May 19, 2000

Grand Finale: ‘Dean of deans’ graduates last class of distinguished career

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VUSM’s class of 2000 gave Dean John Chapman a group hug following the school’s graduation ceremony at Langford Auditorium. (photo by Dana Johnson)

Grand Finale: 'Dean of deans' graduates last class of distinguished career

Dean John Chapman acknowledged the standing ovation he received upon his introduction at Langford Auditorium. This year’s class was the last to receive its degrees from Chapman. (photo by Dana Johnson)

Dean John Chapman acknowledged the standing ovation he received upon his introduction at Langford Auditorium. This year’s class was the last to receive its degrees from Chapman. (photo by Dana Johnson)

Shortly after noon last Friday at Vanderbilt University School of Medicine's program of recognition, Dean John E. Chapman and Dr. Charles Jackson Wray made Vanderbilt history.

Wray became the 3,317th — and last — medical student to be graduated by Chapman during his quarter of a century as the school's leader. Chapman announced last year that he will leave his post as dean to assume the post of associate vice chancellor for Medical Alumni Affairs once a new dean is named to fill his shoes.

And what a big pair of shoes they are.

The figures alone are staggering. Sixty-seven percent of all living VUSM graduates have received their degrees from Chapman since he became dean in 1975. As he completes his 25th year, the average tenure of a medical school dean at the other 124 medical schools in the nation is five years.

"You don't have to look very far to find a model of commitment in medical education," said Dr. Harry R. Jacobson, vice chancellor for Health Affairs, as he opened the program of recognition. "Dean John Chapman is one of the nation's most revered educators. He is the dean of deans. No acting dean has served as long and certainly none has served as well. His commitment to teaching is firm. It's his focus, his passion, his life's work."

Jacobson introduced Chapman to the capacity crowd at Langford Auditorium as the "patron saint of medical students everywhere."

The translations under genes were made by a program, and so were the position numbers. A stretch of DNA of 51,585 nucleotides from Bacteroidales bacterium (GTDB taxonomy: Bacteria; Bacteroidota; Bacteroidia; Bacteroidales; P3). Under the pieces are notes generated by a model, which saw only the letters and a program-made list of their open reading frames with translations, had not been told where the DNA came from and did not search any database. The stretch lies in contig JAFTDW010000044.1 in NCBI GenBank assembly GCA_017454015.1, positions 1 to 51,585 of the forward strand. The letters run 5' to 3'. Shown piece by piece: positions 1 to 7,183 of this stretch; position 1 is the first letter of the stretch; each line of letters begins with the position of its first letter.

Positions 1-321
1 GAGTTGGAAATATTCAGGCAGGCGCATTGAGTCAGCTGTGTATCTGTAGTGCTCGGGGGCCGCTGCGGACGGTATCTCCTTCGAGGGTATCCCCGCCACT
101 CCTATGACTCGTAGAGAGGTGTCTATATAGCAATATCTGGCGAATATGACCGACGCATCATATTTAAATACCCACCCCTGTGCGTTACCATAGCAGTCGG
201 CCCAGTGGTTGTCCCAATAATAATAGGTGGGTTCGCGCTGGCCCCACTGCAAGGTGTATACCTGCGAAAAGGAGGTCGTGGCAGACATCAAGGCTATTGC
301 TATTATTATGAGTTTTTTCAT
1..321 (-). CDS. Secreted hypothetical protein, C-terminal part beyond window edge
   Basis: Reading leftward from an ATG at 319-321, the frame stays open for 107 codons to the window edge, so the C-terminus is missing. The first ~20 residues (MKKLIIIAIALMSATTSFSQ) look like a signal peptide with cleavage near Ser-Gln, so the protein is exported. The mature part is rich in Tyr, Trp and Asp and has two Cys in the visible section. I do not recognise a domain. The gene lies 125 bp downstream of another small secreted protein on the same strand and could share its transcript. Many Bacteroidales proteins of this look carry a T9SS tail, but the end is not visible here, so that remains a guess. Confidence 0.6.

During the ceremony at Langford Auditorium, Chapman was recognized by a lengthy standing ovation from the Class of 2000, VUSM faculty and those attending the ceremony. The roar of the applause refused to subside and, after a time, the legendarily stoic dean finally sat down. When he did, the capacity crowd clapped even more loudly.

After the ovation, Chapman told the crowd he was "deeply appreciative" of their recognition.

"I've done nothing except what needs to be done for education, student affairs and administration," he said.

Anyone with even a passing familiarity with medical education at Vanderbilt knows he's done far more than that.

The 109 members of the Class of 2000 were the medical school's largest. Others participating in the ceremony were Dr. Corey M. Slovis, professor of Emergency Medicine and recipient of the 2000 Shovel Award for excellence in teaching, Dr. Bonnie Miller, associate dean for Medical Students, Dr. Deborah C. German, senior associate dean for Medical Education, and Dr. Robert D. Collins, professor of Pathology.

The students chose Collins to lead them in reciting the Hippocratic Oath at the closing of the ceremony.

For the new physicians, it's both an end and a beginning, as they move on to the next phase of their medical education, their residencies.

Eileen Dauer was chosen to receive this year's Founder's Medal, given at the university commencement for first honors in each graduating class. She is heading to the Mayo Clinic for a residency in Otolaryngology.

Dauer said receiving the Founder's Medal is even more special because of the quality of her classmates.

"I have so many talented classmates so when I think about the award in the context of knowing these people in my class, it makes it even more of an honor."

Dauer said she owes "at least half" of her medal to her husband, Brian, who has already moved to Minnesota where he is working for the state legislature.

"He's incredible. I was able to study, like I needed to, and he cleaned and cooked for me. Being married and attending medical school was not difficult for me because of how great my husband is."

The mixture of marriage and medical school was also a familiar combination for Paul and Pamela Kingma, M.D./Ph.D. graduates who are both heading to the University of Cincinnati Hospital for residencies in pediatrics.

"It's going to be strange for us to live somewhere else since we've spent our entire married life, eight years, in Nashville," Pamela said.

Commencement was a family occasion of a different sort for Josh Thomas. He followed in the footsteps of his sister, Melissa, a 1991 M.D./Ph.D. graduate and brother, Justin, a 1998 M.D. graduate. Both siblings, as well as other family members, attended last week's ceremony.

"I certainly had some exposure to the university because of my siblings and I was definitely looking for a school in the southeast and I was impressed by Vanderbilt's reputation. It has the most student-centered faculty of any medical school I've ever heard of," he said.

"That's more important to me than a U.S. News and World Report ranking."